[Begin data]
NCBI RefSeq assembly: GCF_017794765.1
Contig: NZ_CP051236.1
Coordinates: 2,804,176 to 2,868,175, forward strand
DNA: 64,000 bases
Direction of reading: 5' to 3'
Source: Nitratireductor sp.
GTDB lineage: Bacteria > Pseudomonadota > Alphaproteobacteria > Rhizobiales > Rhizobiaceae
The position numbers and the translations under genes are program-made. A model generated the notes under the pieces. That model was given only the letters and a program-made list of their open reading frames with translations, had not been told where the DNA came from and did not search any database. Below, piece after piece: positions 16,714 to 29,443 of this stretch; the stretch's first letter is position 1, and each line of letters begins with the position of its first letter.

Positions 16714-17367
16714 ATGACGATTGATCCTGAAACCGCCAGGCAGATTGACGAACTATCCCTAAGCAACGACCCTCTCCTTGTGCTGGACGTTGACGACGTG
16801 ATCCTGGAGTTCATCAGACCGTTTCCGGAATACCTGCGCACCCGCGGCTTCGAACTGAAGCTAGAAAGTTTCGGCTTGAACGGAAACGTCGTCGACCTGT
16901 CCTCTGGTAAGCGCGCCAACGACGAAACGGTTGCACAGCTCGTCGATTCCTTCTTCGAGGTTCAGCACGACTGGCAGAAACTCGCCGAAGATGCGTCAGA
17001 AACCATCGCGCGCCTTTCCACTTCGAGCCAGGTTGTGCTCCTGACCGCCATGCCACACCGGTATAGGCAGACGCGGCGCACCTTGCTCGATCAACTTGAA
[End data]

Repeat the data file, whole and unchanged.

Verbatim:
NCBI RefSeq assembly: GCF_017794765.1
Contig: NZ_CP051236.1
Coordinates: 2,804,176 to 2,868,175, forward strand
DNA: 64,000 bases
Direction of reading: 5' to 3'
Source: Nitratireductor sp.
GTDB lineage: Bacteria > Pseudomonadota > Alphaproteobacteria > Rhizobiales > Rhizobiaceae
The position numbers and the translations under genes are program-made. A model generated the notes under the pieces. That model was given only the letters and a program-made list of their open reading frames with translations, had not been told where the DNA came from and did not search any database. Below, piece after piece: positions 16,714 to 29,443 of this stretch; the stretch's first letter is position 1, and each line of letters begins with the position of its first letter.

Positions 16714-17367
16714 ATGACGATTGATCCTGAAACCGCCAGGCAGATTGACGAACTATCCCTAAGCAACGACCCTCTCCTTGTGCTGGACGTTGACGACGTG
16801 ATCCTGGAGTTCATCAGACCGTTTCCGGAATACCTGCGCACCCGCGGCTTCGAACTGAAGCTAGAAAGTTTCGGCTTGAACGGAAACGTCGTCGACCTGT
16901 CCTCTGGTAAGCGCGCCAACGACGAAACGGTTGCACAGCTCGTCGATTCCTTCTTCGAGGTTCAGCACGACTGGCAGAAACTCGCCGAAGATGCGTCAGA
17001 AACCATCGCGCGCCTTTCCACTTCGAGCCAGGTTGTGCTCCTGACCGCCATGCCACACCGGTATAGGCAGACGCGGCGCACCTTGCTCGATCAACTTGAA